6. 0:43 – Back to Haven, who is not having a good day. He's a perfectionist. Now that Opal is out of the way, he doesn't like the piano player, Frog. The very small role of Frog is played by Richard Baskin, who is a musician and is also credited as a co-writer for many of the songs on the Nashville soundtrack. It's one of Altman's little jokes. 0:08:20

7. 0:27 – Titles conclude with the writer (Joan Tewkesbury) and director (Altman) over a shot in studio B of Linnea and her gospel group in a singing frenzy. 0:08:47

8. 0:39 – Frog is disgusted and deliberately flubs the music. Haven tells him to get his hair cut. He doesn't belong in Nashville. This is a nice bit of foreshadowing, because Haven has definite ideas about what does and does not belong in Nashville. 0:09:26

9. 0:39 – Scene starts with a huge sign that says "Welcome to Nashville." It's the airport, where a reporter tells us that we're waiting for Barbara Jean's plane to touch down. She's been in a burn unit and she's returning to Nashville. Barbara Jean is somebody important, because there's a marching band out there to welcome her, and crowds of people being held back by security guards. 0:10:05

10. 0:07 – During this seven-second scene, we meet Pfc. Glenn Kelly (Scott Glenn). I think Altman used the names of his actors for the names of their characters. Glenn stops by a magazine kiosk to ask about Barbara Jean. The girl behind the counter gives him directions. 0:10:12

11. 0:08 – Back outside to the reporter. He mentions that Haven Hamilton will be arriving to greet Barbara Jean. 0:10:20

12. 0:30 – Out in front of the airport, Jeff Goldblum (whose character name is "Tricycle Man," so we'll call him Jeff) arrives on his three-wheel chopper motorcycle, followed by the HPW van, preaching its message of Replacement. Jeff gets off his cycle and walks past Norman (David Arkin, who committed suicide when he was 49), a limo driver who is waiting with his limo. As he walks past Norman, Jeff changes a silk scarf from red to green. 0:10:50

13. 0:08 – Back to the reporter. The plane has touched down and we'll see Barbara Jean any moment. 0:10:58

14. 1:37 – Now we get to meet more characters. Each of these people will play a somewhat larger part and we get to see a little of each personality. It takes place in the airport diner. Mr. Green (Keenan Wynn) orders a butterscotch sundae, but has to settle for strawberry. We will see that this is the theme of his life: settling for something he didn't want. He orders it from Sueleen Gaye (Gwen Welles, who tragically died of cancer in her 40's), a sultry redhead with a pretty face, and tells her that his wife is in the hospital. Jeff is there and we get to see him do another magic trick. He pours the salt out of the shaker into his hand and makes it disappear. The busboy, Wade (Robert DoQui), sees the trick and gets Sueleen's attention to tell her about it. Sueleen takes it as an opening to flirt with Jeff (who never says a word throughout the entire film), and sings him a song that she wrote. She's a terrible singer. I should mention that Wade is black because it's important in the story later. Delbert Reese (Ned Beatty) watches her sing to Jeff. He seems to be interested in her, but it's probably not her voice that draws his attention. 0:12:35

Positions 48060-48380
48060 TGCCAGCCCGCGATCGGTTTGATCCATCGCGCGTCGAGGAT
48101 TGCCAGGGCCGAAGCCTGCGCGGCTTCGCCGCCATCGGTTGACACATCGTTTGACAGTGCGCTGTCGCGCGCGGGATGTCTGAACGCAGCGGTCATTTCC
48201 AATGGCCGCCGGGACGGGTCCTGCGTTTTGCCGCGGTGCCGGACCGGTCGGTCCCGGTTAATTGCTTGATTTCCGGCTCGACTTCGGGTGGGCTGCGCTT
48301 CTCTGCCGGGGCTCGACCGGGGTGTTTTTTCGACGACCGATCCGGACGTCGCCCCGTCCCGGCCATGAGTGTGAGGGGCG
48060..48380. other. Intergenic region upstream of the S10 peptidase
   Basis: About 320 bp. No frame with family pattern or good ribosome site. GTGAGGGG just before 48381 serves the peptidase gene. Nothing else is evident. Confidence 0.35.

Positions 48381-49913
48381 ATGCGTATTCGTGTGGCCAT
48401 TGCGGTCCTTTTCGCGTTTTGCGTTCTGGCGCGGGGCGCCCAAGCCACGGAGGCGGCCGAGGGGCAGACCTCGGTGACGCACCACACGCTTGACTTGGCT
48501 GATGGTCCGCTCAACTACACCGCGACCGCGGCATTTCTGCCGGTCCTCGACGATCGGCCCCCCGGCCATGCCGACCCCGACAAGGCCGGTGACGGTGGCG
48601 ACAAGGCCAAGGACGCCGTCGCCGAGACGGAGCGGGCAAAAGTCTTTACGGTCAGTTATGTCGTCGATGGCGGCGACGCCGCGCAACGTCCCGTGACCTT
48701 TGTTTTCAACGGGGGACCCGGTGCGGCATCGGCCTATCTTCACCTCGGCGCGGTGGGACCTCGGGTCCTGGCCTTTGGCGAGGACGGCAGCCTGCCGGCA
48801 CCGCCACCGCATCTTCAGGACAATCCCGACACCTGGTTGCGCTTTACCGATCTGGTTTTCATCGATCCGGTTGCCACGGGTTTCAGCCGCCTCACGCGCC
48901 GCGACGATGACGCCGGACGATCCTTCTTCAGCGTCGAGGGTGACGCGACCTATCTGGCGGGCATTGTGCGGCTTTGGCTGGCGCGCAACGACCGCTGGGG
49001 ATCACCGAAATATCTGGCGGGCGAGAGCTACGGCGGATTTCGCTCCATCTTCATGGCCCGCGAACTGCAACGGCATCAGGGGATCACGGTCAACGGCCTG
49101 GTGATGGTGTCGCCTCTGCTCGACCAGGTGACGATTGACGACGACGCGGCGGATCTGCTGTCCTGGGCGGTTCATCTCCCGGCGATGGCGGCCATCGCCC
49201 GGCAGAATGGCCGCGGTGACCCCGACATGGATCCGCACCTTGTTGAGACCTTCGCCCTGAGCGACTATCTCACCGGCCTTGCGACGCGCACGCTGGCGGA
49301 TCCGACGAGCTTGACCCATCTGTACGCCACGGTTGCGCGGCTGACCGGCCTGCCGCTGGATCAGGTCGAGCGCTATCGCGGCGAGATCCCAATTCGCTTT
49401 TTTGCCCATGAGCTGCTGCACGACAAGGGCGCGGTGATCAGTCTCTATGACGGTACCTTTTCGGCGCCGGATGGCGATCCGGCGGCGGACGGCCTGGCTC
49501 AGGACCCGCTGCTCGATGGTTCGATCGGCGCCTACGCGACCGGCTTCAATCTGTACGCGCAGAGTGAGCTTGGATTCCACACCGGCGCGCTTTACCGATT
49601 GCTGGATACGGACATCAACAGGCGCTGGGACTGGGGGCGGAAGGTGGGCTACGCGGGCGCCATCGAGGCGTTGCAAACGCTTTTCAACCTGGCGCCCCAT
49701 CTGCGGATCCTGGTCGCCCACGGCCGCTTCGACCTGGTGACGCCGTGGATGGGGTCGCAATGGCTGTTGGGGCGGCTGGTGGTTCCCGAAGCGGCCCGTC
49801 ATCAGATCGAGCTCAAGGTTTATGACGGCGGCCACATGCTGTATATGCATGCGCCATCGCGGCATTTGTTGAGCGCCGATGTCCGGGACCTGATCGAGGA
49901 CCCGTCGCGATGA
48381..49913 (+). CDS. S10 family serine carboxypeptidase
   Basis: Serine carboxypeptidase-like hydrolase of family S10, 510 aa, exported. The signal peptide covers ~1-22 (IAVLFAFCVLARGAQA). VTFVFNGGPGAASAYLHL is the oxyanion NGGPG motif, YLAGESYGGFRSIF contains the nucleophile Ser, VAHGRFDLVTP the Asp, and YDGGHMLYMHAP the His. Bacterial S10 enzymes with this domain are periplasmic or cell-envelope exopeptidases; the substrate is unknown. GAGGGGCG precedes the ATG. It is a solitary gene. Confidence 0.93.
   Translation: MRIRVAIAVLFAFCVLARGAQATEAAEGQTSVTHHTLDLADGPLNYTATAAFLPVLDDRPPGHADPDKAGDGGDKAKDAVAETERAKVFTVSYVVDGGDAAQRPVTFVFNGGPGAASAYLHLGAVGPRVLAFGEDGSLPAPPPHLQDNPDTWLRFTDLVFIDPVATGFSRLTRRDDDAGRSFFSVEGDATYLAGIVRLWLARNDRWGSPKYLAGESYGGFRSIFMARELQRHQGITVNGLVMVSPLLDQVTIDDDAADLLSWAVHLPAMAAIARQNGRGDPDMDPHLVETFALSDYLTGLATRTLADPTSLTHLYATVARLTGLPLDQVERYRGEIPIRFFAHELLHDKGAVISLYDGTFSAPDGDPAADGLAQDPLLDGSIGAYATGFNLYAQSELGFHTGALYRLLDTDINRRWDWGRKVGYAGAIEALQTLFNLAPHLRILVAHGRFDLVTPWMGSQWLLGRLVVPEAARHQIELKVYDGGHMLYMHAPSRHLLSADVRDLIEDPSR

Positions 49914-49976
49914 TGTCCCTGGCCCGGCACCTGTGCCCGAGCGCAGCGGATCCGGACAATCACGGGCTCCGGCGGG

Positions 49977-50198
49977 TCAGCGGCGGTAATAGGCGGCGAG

15. 0:17 – Back outside to confirm that, yes, we are still waiting for Barbara Jean. Her plane has landed, but she hasn't come out.

16. 0:24 – Del Reese has come to the airport to meet John Triplette (Michael Murphey), who is Hal Phillip Walker's campaign manager. John turns out to be a very colorful character, so keep your eye on him. Mary and Bill deplane and walk around Del and John, but we aren't ready to meet them yet. Martha, aka LA Joan (Shelley Duvall) waits for something. She and Altman put her impossibly long, thin body into tiny hot pants and a halter top that looks more like a scarf wrapped around her chest. She certainly stands out in a crowd. Youthful HPW supporters mill around, distributing campaign materials. They are all dressed in red, white, and blue stars and stripes. They stand out also. 0:13:16

17. 0:38 – Still waiting for Barbara Jean. Haven, Pearl, and Bud arrive in their white jeep. Everything in Haven's life is white, including the milk he drinks. The marching band is going through their routine. 0:13:54

18. 0:30 – In the same location as scene #16, Mr. Green (who settled for the strawberry sundae) greets Martha, who tells him her name is now LA Joan. Mr. Green is Joan's uncle. He wants to take her to the hospital right away to see her aunt, his wife, but she wants to talk to Tom (Keith Carradine), the third member of Tom, Bill, and Mary. He's signing autographs and albums. She tells him he's Tom and he tells her stop the diet before she ruins herself. 0:14:24

19. 0:17 – We get to see a little of Bill (Allan F. Nicholls) and Mary (Christina Raines). HPW supporters plaster a bumper sticker across a poster of Connie White (played by Karen Black, another Altman joke), and Bill jokes that Hal Phillip Walker looks just like Connie White. 0:14:41

20. 1:30 – The crowd waiting for Barbara Jean is at a fever pitch and security has to hold them back. Barnett (Allan Garfield) deplanes, but he won't talk to anybody. He's a messy, overweight man who wears a bow tie like a scarf across his shoulders. He says, "I got no time," which is his mantra. There's trouble in paradise for Haven and Pearl, as he tells her to shut up, but a few minutes later he makes a nice speech for the cameras. Haven certainly knows how to play a crowd. While this is going on outside, drama abounds among the crowd inside. Tom stops to watch and tells a pretty HPW girl in stars and stripes hot pants that he don't vote for nobody for president. He sees Glenn, who looks a little lost and wistful (the soldier, remember?) if he's killed anyone today. Tom obviously doesn't like authority or rules. 0:16:11